Arab-israeli Peace Talks May Go into Deep Freeze As a Result of Nasser’s Death
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Arab-israeli Peace Talks May Go into Deep Freeze As a Result of Nasser’s Death

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President Nasser’s sudden death is likely to freeze the already stalled Arab-Israeli peace talks for an indefinite period, Israeli leaders believe. They are hopeful that a new Egyptian regime will make it possible for both sides to start afresh in the quest for a peaceful Mideast settlement. But they are aware that the late Egyptian President was the only Arab leader who commanded the political power and personal prestige necessary to negotiate with Israel and at the moment there is no leader of similar stature anywhere in the Arab world. Egypt’s new interim President is Anwar Sadat, the former Vice President, who is known as a leftist and a bitter foe of Israel. Under Egyptian law the National Assembly must nominate a new president within 60 days, subject to confirmation by a popular referendum. Israeli troops guarding the Suez Canal front and other border zones were put on alert following the announcement of Nasser’s death yesterday. Military sources described the move as a routine precautionary measure taken whenever a change of regime occurs in a neighboring country. (Egyptian troops were also alerted, according to Cairo radio.)

Israeli authorities did not expect any change in the Suez cease-fire in the immediate future. As far as shooting is concerned, the Egyptians have observed the cease-fire carefully since it went into effect on Aug. 7. However, it was noted here that President Nasser exerted strong personal control of the Egyptian Army and it remains to be seen whether his successor will enjoy the same influence. Premier Golda Meir met informally with her senior cabinet ministers last night to discuss the implications of Nasser’s death but no official comment was issued. (Speaking on a taped television interview in New York last night, Foreign Minister Abba Eban predicted a power struggle in Egypt that would reduce that country’s international activities for the time being. “A sudden change like this creates a new opportunity for a nation to appraise its position and its policies.” Mr. Eban said. He said the question was whether the vacuum left by Nasser would be filled by a single leader. “I rather think that there will be a struggle for power and the external effects could be beneficial” because Egypt might want to reduce her international involvement, the Israeli diplomat said. He added that there was a danger that out of devotion to Nasser, the new regime would “blindly follow the old course.”)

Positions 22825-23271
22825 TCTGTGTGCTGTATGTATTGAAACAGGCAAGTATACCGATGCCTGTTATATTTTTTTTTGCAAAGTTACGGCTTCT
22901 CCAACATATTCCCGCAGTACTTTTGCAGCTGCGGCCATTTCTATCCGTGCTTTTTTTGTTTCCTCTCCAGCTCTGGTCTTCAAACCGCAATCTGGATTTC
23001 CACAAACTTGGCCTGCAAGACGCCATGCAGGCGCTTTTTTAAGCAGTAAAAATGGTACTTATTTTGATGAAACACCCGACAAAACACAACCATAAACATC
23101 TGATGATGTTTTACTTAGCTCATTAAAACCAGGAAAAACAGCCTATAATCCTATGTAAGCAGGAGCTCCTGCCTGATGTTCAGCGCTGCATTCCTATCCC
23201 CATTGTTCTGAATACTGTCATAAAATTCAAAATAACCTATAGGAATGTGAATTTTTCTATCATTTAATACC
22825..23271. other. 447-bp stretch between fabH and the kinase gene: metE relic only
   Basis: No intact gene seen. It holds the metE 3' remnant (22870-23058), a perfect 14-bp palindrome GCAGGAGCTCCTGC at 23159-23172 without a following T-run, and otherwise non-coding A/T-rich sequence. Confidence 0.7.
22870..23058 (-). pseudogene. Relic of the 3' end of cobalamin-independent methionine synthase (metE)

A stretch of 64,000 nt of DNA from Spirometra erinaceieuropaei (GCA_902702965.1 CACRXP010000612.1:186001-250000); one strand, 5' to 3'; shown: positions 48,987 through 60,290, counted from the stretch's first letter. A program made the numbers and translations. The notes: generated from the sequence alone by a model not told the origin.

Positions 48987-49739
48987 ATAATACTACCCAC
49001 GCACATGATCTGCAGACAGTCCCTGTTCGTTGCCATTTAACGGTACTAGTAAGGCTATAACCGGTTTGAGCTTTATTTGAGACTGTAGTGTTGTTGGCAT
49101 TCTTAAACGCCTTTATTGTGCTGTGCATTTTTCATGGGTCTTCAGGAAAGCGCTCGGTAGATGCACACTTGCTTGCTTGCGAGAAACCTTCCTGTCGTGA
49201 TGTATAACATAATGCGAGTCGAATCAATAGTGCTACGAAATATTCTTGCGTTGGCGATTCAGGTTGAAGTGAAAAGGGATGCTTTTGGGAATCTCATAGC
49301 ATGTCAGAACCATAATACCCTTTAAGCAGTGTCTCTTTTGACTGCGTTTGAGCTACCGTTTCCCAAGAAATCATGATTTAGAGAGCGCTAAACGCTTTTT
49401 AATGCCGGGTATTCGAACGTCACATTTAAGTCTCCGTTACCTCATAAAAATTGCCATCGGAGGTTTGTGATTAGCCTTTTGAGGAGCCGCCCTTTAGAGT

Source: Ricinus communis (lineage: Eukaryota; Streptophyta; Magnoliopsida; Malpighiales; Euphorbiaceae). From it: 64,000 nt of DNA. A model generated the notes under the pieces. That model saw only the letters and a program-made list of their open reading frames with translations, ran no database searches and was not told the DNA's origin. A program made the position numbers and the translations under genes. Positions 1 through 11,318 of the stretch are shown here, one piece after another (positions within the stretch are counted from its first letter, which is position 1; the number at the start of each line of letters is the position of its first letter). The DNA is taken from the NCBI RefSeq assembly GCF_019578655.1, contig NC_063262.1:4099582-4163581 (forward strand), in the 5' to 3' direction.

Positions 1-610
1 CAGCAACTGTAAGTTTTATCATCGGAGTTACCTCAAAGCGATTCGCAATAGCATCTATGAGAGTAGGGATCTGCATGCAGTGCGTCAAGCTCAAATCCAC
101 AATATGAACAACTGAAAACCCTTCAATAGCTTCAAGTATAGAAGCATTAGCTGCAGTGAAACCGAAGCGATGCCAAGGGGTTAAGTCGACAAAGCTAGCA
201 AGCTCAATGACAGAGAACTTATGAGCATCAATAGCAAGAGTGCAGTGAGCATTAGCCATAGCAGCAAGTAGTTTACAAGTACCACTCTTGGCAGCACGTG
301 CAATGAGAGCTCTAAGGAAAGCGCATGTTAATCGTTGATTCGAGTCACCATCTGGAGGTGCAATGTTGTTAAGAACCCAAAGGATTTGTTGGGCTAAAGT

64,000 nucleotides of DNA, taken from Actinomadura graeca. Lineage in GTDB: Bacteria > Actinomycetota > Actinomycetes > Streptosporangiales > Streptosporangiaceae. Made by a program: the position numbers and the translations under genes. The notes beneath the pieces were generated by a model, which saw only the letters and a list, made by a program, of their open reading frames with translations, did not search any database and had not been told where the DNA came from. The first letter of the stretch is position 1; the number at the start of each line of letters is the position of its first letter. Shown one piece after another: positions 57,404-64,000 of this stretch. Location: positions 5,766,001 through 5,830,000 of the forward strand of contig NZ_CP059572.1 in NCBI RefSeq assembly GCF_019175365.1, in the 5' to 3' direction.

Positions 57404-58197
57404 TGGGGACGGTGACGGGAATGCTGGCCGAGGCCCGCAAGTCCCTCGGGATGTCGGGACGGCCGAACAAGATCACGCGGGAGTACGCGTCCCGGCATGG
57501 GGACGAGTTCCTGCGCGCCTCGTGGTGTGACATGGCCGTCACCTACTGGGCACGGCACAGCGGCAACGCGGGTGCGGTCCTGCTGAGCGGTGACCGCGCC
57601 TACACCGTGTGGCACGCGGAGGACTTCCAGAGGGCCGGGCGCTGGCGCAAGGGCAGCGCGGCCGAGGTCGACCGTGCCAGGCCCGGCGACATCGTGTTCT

The only government figure to comment publicly here was Minister-Without-Portfolio Israel Galili who said that Israel stood ready to make a “new start” to achieve peace with Nasser’s successors. Israelis generally received news of Nasser’s death with indifference. He was heartily disliked by the man-in-the-street and widely regarded as Israel’s number one enemy. But in East Jerusalem, some 4,000 Arab youths and adults demonstrated violently and had to be dispersed with fire hoses after they stoned police. Thirty were arrested. In Gaza, troops used firearms to disperse violent demonstrators. An Arab woman was hit. West Bank Arabs began three days of mourning. The Nablus municipality organized a representative delegation of West Bankers to attend Nasser’s funeral which will take place in Cairo on Thursday. Shops in Arab villages and towns were closed. In Shefar Am, in Upper Galilee, Arab students paraded with black flags. There were demonstrations in the Arab village of Talbe in central Israel. Israeli newspapers took a generally dim view of Middle East peace prospects following Nasser’s death. The English-language Jerusalem Post observed that “despite his enmity, Nasser offered Israel a hope, however slight, which was afforded by no other Arab leader–that of a man strong enough to lead the Arab world to peace.”

Haaretz said that “at first glance one might think that Nasser’s death will make Israel’s situation easier; but no one can know this for certain. It is not impossible that the Soviets will try to turn Egypt into the first Popular Democracy in the Near East.” Davar said that “Years will pass before an Arab leader appears who enjoys the same prestige as Nasser. His successor will have to show great talent to overcome the political disintegration of Egypt. It is doubtful whether Nasser’s successor will be able to prevent the open or concealed rise of the military to political power.” Lamerhav noted that President Nasser had “personified more than any other Arab personality the Arab war against Israel. But it is doubtful that his departure will lead to a reduction of Arab hatred of Israel. On the contrary, the leaders of the Arab states may now vie with each other to deepen that hatred.” Eulogies of President Nasser were published today in East Jerusalem’s two Arabic newspapers. One of them, El Anba, is edited by Jews; the other, El Kuds, is strongly anti-Israel but nevertheless is permitted by the government to publish.

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